December 20, 2014, 07:01:43 PM

Author Topic: A myth of growing from APS-C to Fullframe or Dealing with anachronisms  (Read 9875 times)

ELK

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When I was buying my 40D in 2008, I was thinking well, I'll first get into Canon system and then will grow into fullframe.
And because I am a pure hobbyist, I actually never had neither the money nor the excuse to pay big $ for FF camera and lenses.

In the end I've stuck with Tamron 17-50mm f2.8 (non-VC), Canon 85mm f1.8, Canon 10-22mm, Rokinon fisheye and Canon 55-250mm.

From these lenses only Canon 85mm f1.8 is designed for FF, all others are for APS-C only.
And still these lenses are quite large compared micro43 lenses altough the sensor size difference is not that large.
Indeed, Canon APS-C sensor diagonal is 26.7mm, while m43 is 21.6mm, so the difference is just 5.1mm!
Obviously, size optimisation wasn't a priority task for designers of the lenses I own, as again opposed to m43 system.

With the high quality mirrorless cameras like Olympus E-M5, the rumored Panasonic GH3 and more and more good lenses supporting that system, it seems to me that APS-C system is becoming an anachronism.
Really, for half the weight and close price, one can build similar or better system with m43.

I really see not much point in APS-C cameras anymore. First, they're not a good helpers for you to grow to FF. Second, there is no strong commitment to this format even by manufacturers themselves. They just have produced the most necessary line  of lenses, mostly mediocre quality, which is understandably to attract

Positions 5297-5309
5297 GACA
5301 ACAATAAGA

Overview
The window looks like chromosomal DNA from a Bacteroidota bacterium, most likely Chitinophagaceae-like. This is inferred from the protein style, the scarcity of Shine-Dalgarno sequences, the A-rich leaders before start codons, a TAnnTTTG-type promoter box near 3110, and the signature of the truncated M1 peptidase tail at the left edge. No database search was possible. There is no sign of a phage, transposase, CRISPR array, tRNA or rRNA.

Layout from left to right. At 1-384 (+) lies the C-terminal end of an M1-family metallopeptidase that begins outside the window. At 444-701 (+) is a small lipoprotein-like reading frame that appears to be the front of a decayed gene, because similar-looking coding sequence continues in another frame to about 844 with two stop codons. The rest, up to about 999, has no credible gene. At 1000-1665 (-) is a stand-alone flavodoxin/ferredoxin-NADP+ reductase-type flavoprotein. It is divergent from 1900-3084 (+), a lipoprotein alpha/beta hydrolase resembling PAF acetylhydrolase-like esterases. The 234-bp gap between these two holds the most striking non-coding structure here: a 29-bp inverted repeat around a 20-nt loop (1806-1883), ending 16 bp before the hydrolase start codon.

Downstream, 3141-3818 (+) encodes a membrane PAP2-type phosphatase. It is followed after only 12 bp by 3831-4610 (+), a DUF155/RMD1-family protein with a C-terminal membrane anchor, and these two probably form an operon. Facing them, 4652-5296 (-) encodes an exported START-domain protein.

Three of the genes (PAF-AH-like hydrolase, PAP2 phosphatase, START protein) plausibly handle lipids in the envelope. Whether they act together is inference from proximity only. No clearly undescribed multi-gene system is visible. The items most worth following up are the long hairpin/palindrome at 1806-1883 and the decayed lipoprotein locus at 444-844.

amateurs by price. In all those years no single really high quality APS-C lens, which would approach to L-glass (apart from maybe the 17-50mm f2.8 by Nikon).

Most importantly I don't see any SYSTEM in APS-C especially by Canon! If it's a system, then where is the EF-S 50-150mm f2.8, which should correspond to 70-200mm in FF?
Sigma is the only helper here :)), where are the primes, like EF-S 15mm, EF-S 22mm, EF-S 35mm 1.8, EF-S 50mm 1.8 etc?

The idea of APS-C was nice - to make amateurs enter into interchangeable lenses world. Now, this role is better fullfilled by m43.
APS-C format was a good dollar-machine, but I believe not anymore.

Will we see slow die-out of APS-C in near future? Or Canikon will be smart enough to trasnform in into more compact format, with less pain to EF-S and DX lens owners?


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Random Orbits

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The APS-C format allows the development of smaller and less expensive lenses at the wide range of the focal length scale.  That is why you see so many good APS-C ultrawide angle zoom options that would be unpractical or extremely expensive for FF.  The ultrawide 10-22 is much less expensive than the 16-35 yet is a match for it in IQ.

For longer focal lengths, the effective aperture dominates lens size and weight.  In the case of a 200mm f/2.8, you need an effective aperture of 71mm, which is much larger than the APC-S or FF sensor.  It's not a coincidence that all the long EF-S zooms have small f-stops to keep the effective aperture as small as possible, thereby minimizing weight and cost. 

Canon's EF-S 60, 17-55 and 10-22 are all excellent lenses, so I'm not sure why you'd call them mediocre... unless you want L-grade build quality, but then you also want them small and light, so which way is it?

I'm actually glad that Canon does not make many EF-S specific primes, especially at the longer focal lengths.  If you get the EF primes, then by default you have EF/EF-S compatibility.  Isn't that what you are looking for?  Where an EF-S prime would make sense would be at the ultrawide end, i.e. 8 to 16mm.

Earlier this year, I switched from APC-S to FF.  I had the EF-S 10-22, EF-S 17-55, 35L and 70-200L.  How many lenses did I have to "change" to FF?  Two:  I sold the 17-55 and 10-22 and got a ultrawide zoom and a 50mm prime.  I netted more than 75% of my EF-S lens cost in the exchange.

The problem that I see with m43 systems is that many manufactures have different sensor sizes.  I'd also give it a few more years to see if the m43 systems stick around.

ELK